Poem: Red Hiding Hood

Hidden in the small flame
I will remember

My father is looking for your father
They know they drove nails through everyone’s

Hands
Words, not my own

Hidden in the small flame
I called

Whore mark
Hair Fragrance
Dry feet
If you remember

I admire you
I was very small

When it comes to me
Press your hands on the ground

I accept night
You must remember

These low, these tears are for you
Hidden in the small flame


Written in response to Big Tent Poetry’s Monday Prompt for 21 March 2011, though I used Google Translate.
Big Tent Poetry

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11 comments for “Poem: Red Hiding Hood

  1. March 25, 2011 at 10:07 pm

    Very dreamlike interpretation… this will have to get a few more reads to put all the pieces together, I think. “When it comes to me / Press your hands on the ground” = really cool.
    Joseph Harker recently posted..fresh meaning

  2. Donna vorreyer
    March 25, 2011 at 11:23 pm

    It would be interesting to see e original to see how the translator changed the language,

    • ekswitaj
      March 26, 2011 at 1:34 pm

      It’s actually a poem from my first book, but the truth is that I sort of sculpted this out of the translation.

  3. March 26, 2011 at 1:10 am

    I really liked this…it is mysterious and the narrator seems to be playing a little hide and seek with memories
    Jeanne Aguilar recently posted..Words Evolve

  4. March 26, 2011 at 3:23 am

    Mystical and magical. I love the feeling of quasipower.
    Tumblewords recently posted..Poem for Big Tent Poetry

  5. March 26, 2011 at 5:32 pm

    I’d like to see the original, too. Be nice to know where the nails in hands, dry feet, hands on the ground all come from. They don’t seem accidental the way some things you get from generators do.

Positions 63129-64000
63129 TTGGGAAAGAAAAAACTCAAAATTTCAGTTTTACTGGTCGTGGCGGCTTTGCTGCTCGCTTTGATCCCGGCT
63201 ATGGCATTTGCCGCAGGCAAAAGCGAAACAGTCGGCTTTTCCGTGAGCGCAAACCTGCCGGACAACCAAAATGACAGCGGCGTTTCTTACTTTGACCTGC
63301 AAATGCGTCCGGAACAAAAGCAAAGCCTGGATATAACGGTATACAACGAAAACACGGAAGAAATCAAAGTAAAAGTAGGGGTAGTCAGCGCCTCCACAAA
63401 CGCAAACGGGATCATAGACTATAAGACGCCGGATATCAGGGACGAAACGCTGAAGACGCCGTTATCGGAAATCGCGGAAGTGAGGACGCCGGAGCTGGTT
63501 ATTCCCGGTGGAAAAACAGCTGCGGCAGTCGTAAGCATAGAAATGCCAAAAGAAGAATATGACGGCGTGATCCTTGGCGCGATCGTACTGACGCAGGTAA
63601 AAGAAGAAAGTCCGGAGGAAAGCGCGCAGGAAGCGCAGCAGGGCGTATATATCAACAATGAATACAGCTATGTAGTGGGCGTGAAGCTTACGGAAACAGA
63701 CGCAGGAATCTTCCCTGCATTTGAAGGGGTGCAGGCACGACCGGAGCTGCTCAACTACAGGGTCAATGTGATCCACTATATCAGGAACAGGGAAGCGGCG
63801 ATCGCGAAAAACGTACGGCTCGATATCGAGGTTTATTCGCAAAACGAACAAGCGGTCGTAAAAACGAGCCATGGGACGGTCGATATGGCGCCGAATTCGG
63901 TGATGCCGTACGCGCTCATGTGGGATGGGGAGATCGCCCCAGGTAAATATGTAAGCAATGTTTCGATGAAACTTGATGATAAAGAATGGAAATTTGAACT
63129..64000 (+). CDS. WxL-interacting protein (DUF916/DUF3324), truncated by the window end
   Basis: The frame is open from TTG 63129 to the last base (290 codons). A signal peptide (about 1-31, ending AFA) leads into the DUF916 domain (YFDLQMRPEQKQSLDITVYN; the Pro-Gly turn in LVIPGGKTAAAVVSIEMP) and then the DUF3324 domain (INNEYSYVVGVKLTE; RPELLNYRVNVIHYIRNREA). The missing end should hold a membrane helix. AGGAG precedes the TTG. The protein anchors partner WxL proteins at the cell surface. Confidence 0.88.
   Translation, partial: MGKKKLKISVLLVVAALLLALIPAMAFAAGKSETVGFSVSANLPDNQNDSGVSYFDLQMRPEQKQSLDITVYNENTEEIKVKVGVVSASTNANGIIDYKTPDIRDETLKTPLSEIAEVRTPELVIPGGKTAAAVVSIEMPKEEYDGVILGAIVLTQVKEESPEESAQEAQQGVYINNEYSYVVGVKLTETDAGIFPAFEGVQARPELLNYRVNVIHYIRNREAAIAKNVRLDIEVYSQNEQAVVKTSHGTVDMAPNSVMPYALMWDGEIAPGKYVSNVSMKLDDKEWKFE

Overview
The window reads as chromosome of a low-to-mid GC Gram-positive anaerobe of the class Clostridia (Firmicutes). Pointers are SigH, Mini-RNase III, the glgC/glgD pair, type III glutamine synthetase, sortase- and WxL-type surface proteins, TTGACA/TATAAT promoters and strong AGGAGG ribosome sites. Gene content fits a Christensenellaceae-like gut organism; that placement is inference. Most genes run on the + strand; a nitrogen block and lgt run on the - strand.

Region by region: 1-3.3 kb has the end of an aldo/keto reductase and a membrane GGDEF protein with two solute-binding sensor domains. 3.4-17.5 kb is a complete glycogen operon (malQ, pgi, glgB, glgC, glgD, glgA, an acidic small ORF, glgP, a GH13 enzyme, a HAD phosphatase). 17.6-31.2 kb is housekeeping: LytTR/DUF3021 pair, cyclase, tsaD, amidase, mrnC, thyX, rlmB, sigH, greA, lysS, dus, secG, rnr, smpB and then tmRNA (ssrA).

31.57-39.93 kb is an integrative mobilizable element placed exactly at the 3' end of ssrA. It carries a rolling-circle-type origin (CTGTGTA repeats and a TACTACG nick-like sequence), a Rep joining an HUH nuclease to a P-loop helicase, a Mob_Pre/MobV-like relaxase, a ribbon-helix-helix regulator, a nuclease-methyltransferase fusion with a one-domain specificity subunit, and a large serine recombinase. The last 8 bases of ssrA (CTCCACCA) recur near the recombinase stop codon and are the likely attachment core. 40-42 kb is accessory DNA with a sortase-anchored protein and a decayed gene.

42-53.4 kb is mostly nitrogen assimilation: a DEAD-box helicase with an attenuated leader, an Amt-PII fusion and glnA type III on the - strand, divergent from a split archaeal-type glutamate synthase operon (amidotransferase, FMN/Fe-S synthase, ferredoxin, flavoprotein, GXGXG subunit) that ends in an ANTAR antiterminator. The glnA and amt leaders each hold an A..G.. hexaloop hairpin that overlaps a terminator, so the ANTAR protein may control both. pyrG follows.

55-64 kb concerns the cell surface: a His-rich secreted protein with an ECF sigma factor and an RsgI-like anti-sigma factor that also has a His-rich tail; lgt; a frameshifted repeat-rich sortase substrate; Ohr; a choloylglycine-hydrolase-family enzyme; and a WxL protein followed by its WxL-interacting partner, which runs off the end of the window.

(I have a batch of riffs on riding hood. She’s useful)(do you realize that there is a line in your tags that reads “sexual assault shaving cream”?)
    barbara recently posted..musty minutes- they prompted

    • ekswitaj
      March 26, 2011 at 7:35 pm

      Well, I was using a translator, and the original poem deals with Crucifixion (this title came later).

      The line of tags is an unfortunate result of alphabetized phrases I’m afraid.

  6. March 26, 2011 at 5:37 pm

    Reading your poem always make my day!

    Here is mine:
    homing
    gautami tripathy recently posted..homing

  7. March 26, 2011 at 6:19 pm

    The use of the repeated phrase binding the sections together gives this inevitably mysterious poem a kind of lyrical authority. It’s haunting and disturbing in a pleasing way!

  8. March 26, 2011 at 10:23 pm

    Indeed a haunting piece.
    Well written, Elizabeth.

    Pamela

  9. March 28, 2011 at 3:14 am

    Just enough to feel I understood and little enough I could create my own story with your images. I liked this.
    Yousei Hime recently posted..Spring

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